This is where Barry Smith's work is open to attack, in the sense that he does not acknowledge the antinomic (Lukacs) nature of both the impositionist and reflectionist views: - because both views rely ultimately on the dyadic opposition of Subject and Object - much in the Cartesian tradition (demolished by Nietzsche and Heidegger) of the "opposition" (Gegensatz) of res cogitans and res extensa.


(Incidentally, Roderick T. Long has wistfully and genially introduced Wittgenstein in this debate or trilogue with Barry Smith - please "google" this for Long's difficult but provocative study: Wittgenstein had little time for Brentano's psychologism and Long champions his approach against Barry Smith's.)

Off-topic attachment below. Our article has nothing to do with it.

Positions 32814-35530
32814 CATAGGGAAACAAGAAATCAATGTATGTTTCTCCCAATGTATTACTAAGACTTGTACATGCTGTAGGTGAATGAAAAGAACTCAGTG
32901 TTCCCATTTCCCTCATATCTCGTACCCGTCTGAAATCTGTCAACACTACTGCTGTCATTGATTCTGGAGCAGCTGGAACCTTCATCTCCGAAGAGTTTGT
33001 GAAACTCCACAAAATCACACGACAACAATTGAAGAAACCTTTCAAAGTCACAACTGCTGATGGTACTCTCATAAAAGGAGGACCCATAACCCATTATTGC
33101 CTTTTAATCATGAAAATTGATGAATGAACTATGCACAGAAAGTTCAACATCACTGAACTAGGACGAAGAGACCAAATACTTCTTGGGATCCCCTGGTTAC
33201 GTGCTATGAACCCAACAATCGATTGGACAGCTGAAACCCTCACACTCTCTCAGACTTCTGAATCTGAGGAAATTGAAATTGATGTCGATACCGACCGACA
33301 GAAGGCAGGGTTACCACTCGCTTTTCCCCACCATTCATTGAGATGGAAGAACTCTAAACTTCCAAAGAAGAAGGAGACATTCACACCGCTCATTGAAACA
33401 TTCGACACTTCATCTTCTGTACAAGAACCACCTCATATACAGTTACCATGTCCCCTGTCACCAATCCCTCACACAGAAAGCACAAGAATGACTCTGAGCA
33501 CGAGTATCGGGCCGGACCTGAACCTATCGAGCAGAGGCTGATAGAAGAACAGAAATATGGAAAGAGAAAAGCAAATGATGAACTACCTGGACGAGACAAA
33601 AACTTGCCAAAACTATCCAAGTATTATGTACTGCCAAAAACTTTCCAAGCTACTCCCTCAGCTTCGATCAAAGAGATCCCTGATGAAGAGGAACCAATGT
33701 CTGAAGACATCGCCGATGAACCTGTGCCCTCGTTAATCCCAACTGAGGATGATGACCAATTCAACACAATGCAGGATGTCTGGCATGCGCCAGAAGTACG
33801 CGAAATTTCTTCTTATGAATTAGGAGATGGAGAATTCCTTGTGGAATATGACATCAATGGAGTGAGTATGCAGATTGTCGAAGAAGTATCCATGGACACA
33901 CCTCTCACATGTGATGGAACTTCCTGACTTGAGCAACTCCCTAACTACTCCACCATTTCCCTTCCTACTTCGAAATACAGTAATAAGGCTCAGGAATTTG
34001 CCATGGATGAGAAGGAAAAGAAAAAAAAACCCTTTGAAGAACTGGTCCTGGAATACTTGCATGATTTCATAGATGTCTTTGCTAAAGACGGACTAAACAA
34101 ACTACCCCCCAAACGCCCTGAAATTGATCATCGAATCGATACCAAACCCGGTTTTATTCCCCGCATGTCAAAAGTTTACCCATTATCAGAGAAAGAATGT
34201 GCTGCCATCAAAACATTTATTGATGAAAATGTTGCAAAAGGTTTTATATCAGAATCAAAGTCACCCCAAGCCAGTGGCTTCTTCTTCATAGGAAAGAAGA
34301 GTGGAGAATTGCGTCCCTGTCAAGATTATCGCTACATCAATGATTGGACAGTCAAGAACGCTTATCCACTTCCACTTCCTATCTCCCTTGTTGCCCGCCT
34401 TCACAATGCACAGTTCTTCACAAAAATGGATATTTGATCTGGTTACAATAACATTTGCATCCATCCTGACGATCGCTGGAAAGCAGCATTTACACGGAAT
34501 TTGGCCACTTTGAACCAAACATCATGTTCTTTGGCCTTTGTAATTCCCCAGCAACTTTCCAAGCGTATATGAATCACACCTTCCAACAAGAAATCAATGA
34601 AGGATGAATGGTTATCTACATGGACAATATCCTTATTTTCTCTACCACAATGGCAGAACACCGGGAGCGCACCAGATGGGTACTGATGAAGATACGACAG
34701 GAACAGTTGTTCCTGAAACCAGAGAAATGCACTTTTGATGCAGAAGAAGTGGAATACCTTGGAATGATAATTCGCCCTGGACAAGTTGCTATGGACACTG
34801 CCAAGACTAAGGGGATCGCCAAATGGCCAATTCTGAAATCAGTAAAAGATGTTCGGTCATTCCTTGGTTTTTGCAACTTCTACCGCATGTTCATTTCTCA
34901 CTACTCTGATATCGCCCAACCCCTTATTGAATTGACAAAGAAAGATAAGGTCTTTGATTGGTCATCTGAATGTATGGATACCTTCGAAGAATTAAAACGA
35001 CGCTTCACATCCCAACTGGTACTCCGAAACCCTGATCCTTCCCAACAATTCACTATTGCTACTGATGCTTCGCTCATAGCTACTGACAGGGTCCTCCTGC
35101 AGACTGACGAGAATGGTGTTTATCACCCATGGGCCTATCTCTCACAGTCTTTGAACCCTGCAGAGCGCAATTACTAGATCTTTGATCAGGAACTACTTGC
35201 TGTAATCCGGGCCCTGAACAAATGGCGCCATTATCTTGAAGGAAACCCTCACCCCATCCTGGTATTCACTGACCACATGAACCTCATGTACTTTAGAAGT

One last thing: Smith neglects the role of "conflict" in the determination of "scientific" reality and interpretation. This neglect of the Nietzschean aspect of the Austrian School as one of the most prominent instances of the negatives Denken is something that I have been exploring on this Blog. - Which is perhaps also partly the reason why he misrepresents Marx: there is a "subjective" or "historicist" and political side to Marx, although his interpretation of "value" and economic reality is diametrically opposed to the “methodological individualism” of the Austrian School. Schumpeter went some way toward seeking to incorporate Marx's insights in his own work, as I have tried to prove here.


My apologies for the lengthy reply. Kindest regards and renewed thanks from me!

1 comment:

  1. Thanks for the extensive reply! I had been thinking that this might be an area of division within the Austrian School, but my knowledge of Menger and Schumpeter is a bit limited. I do agree that there is a neo-Kantian presence in the thought of Mises and Hayek--Smith's argument here wasn't very compelling. I will look forward to your piece on Smith and Long.